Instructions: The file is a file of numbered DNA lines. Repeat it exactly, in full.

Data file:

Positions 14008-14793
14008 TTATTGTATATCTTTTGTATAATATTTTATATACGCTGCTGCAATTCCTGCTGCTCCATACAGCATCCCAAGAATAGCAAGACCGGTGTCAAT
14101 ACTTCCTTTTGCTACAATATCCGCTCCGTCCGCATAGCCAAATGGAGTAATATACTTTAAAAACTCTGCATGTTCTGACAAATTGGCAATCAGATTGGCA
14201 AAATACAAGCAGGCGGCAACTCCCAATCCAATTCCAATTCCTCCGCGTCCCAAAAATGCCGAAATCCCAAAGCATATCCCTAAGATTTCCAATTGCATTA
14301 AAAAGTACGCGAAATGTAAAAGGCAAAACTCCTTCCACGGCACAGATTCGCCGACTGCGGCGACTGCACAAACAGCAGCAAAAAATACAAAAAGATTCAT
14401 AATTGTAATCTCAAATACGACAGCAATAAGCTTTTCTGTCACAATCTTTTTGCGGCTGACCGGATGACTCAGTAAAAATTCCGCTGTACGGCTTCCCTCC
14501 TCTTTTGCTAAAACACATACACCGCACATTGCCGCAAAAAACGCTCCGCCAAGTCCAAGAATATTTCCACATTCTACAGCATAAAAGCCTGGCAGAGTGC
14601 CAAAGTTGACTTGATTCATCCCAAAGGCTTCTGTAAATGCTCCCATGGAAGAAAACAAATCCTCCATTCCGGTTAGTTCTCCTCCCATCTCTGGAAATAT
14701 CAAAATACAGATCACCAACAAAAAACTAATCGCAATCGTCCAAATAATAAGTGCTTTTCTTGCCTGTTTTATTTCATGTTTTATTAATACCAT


Positions 14008-14793
14008 TTATTGTATATCTTTTGTATAATATTTTATATACGCTGCTGCAATTCCTGCTGCTCCATACAGCATCCCAAGAATAGCAAGACCGGTGTCAAT
14101 ACTTCCTTTTGCTACAATATCCGCTCCGTCCGCATAGCCAAATGGAGTAATATACTTTAAAAACTCTGCATGTTCTGACAAATTGGCAATCAGATTGGCA
14201 AAATACAAGCAGGCGGCAACTCCCAATCCAATTCCAATTCCTCCGCGTCCCAAAAATGCCGAAATCCCAAAGCATATCCCTAAGATTTCCAATTGCATTA
14301 AAAAGTACGCGAAATGTAAAAGGCAAAACTCCTTCCACGGCACAGATTCGCCGACTGCGGCGACTGCACAAACAGCAGCAAAAAATACAAAAAGATTCAT
14401 AATTGTAATCTCAAATACGACAGCAATAAGCTTTTCTGTCACAATCTTTTTGCGGCTGACCGGATGACTCAGTAAAAATTCCGCTGTACGGCTTCCCTCC
14501 TCTTTTGCTAAAACACATACACCGCACATTGCCGCAAAAAACGCTCCGCCAAGTCCAAGAATATTTCCACATTCTACAGCATAAAAGCCTGGCAGAGTGC
14601 CAAAGTTGACTTGATTCATCCCAAAGGCTTCTGTAAATGCTCCCATGGAAGAAAACAAATCCTCCATTCCGGTTAGTTCTCCTCCCATCTCTGGAAATAT
14701 CAAAATACAGATCACCAACAAAAAACTAATCGCAATCGTCCAAATAATAAGTGCTTTTCTTGCCTGTTTTATTTCATGTTTTATTAATACCAT